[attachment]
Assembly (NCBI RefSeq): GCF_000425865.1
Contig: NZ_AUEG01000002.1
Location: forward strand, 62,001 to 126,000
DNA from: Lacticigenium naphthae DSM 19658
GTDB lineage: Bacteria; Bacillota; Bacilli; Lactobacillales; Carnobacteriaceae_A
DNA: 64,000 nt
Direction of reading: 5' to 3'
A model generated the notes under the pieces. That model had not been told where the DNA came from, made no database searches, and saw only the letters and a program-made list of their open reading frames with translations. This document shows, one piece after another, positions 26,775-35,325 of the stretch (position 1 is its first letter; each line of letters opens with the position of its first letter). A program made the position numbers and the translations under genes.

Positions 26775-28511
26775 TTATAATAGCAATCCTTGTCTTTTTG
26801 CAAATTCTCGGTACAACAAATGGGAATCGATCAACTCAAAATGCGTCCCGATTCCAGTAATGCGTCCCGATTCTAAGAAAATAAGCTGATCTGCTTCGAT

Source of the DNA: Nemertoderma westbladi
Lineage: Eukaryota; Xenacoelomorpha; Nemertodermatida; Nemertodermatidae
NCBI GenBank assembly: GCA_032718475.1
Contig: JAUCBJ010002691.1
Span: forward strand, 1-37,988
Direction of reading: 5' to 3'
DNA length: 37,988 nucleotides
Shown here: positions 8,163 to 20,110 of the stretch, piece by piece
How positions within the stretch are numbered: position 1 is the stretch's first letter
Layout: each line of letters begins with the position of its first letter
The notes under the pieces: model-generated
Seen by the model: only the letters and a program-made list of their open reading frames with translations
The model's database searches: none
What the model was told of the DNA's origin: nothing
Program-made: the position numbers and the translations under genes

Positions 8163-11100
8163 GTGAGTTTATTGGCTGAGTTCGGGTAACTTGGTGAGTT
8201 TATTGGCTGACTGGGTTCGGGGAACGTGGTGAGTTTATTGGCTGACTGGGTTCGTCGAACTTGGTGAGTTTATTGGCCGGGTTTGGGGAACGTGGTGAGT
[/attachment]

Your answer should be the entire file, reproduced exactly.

Assembly (NCBI RefSeq): GCF_000425865.1
Contig: NZ_AUEG01000002.1
Location: forward strand, 62,001 to 126,000
DNA from: Lacticigenium naphthae DSM 19658
GTDB lineage: Bacteria; Bacillota; Bacilli; Lactobacillales; Carnobacteriaceae_A
DNA: 64,000 nt
Direction of reading: 5' to 3'
A model generated the notes under the pieces. That model had not been told where the DNA came from, made no database searches, and saw only the letters and a program-made list of their open reading frames with translations. This document shows, one piece after another, positions 26,775-35,325 of the stretch (position 1 is its first letter; each line of letters opens with the position of its first letter). A program made the position numbers and the translations under genes.

Positions 26775-28511
26775 TTATAATAGCAATCCTTGTCTTTTTG
26801 CAAATTCTCGGTACAACAAATGGGAATCGATCAACTCAAAATGCGTCCCGATTCCAGTAATGCGTCCCGATTCTAAGAAAATAAGCTGATCTGCTTCGAT

Source of the DNA: Nemertoderma westbladi
Lineage: Eukaryota; Xenacoelomorpha; Nemertodermatida; Nemertodermatidae
NCBI GenBank assembly: GCA_032718475.1
Contig: JAUCBJ010002691.1
Span: forward strand, 1-37,988
Direction of reading: 5' to 3'
DNA length: 37,988 nucleotides
Shown here: positions 8,163 to 20,110 of the stretch, piece by piece
How positions within the stretch are numbered: position 1 is the stretch's first letter
Layout: each line of letters begins with the position of its first letter
The notes under the pieces: model-generated
Seen by the model: only the letters and a program-made list of their open reading frames with translations
The model's database searches: none
What the model was told of the DNA's origin: nothing
Program-made: the position numbers and the translations under genes

Positions 8163-11100
8163 GTGAGTTTATTGGCTGAGTTCGGGTAACTTGGTGAGTT
8201 TATTGGCTGACTGGGTTCGGGGAACGTGGTGAGTTTATTGGCTGACTGGGTTCGTCGAACTTGGTGAGTTTATTGGCCGGGTTTGGGGAACGTGGTGAGT